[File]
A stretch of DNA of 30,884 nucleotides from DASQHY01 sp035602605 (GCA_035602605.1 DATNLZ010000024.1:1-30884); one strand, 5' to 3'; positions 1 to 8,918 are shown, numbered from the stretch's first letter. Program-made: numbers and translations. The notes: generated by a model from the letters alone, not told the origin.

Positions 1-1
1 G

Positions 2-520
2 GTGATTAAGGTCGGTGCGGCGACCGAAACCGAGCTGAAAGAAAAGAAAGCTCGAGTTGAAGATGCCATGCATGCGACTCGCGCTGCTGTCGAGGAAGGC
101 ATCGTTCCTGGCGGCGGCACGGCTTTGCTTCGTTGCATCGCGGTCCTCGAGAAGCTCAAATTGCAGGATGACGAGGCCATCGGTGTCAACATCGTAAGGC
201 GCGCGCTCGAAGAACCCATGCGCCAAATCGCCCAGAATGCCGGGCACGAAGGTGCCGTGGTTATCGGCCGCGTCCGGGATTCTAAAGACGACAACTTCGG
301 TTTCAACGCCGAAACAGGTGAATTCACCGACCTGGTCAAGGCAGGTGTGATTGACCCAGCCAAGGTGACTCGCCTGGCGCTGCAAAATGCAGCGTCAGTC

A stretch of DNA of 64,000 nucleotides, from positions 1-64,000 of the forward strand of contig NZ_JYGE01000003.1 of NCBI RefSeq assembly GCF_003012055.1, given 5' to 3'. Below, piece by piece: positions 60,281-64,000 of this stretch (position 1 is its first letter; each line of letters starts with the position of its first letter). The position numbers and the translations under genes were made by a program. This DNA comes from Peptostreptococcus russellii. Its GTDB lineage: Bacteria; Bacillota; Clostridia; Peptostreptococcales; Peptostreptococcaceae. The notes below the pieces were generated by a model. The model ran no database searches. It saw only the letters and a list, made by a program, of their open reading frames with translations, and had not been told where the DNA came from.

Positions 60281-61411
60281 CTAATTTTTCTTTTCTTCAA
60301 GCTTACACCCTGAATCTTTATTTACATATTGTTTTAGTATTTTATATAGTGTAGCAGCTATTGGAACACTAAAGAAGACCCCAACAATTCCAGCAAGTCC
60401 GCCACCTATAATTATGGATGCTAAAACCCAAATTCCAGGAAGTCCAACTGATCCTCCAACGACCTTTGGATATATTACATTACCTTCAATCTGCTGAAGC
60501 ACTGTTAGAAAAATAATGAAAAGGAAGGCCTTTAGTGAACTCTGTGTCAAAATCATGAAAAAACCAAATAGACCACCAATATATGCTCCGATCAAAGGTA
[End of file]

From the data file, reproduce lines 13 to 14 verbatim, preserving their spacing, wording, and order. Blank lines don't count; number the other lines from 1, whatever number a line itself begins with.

60401 GCCACCTATAATTATGGATGCTAAAACCCAAATTCCAGGAAGTCCAACTGATCCTCCAACGACCTTTGGATATATTACATTACCTTCAATCTGCTGAAGC
60501 ACTGTTAGAAAAATAATGAAAAGGAAGGCCTTTAGTGAACTCTGTGTCAAAATCATGAAAAAACCAAATAGACCACCAATATATGCTCCGATCAAAGGTA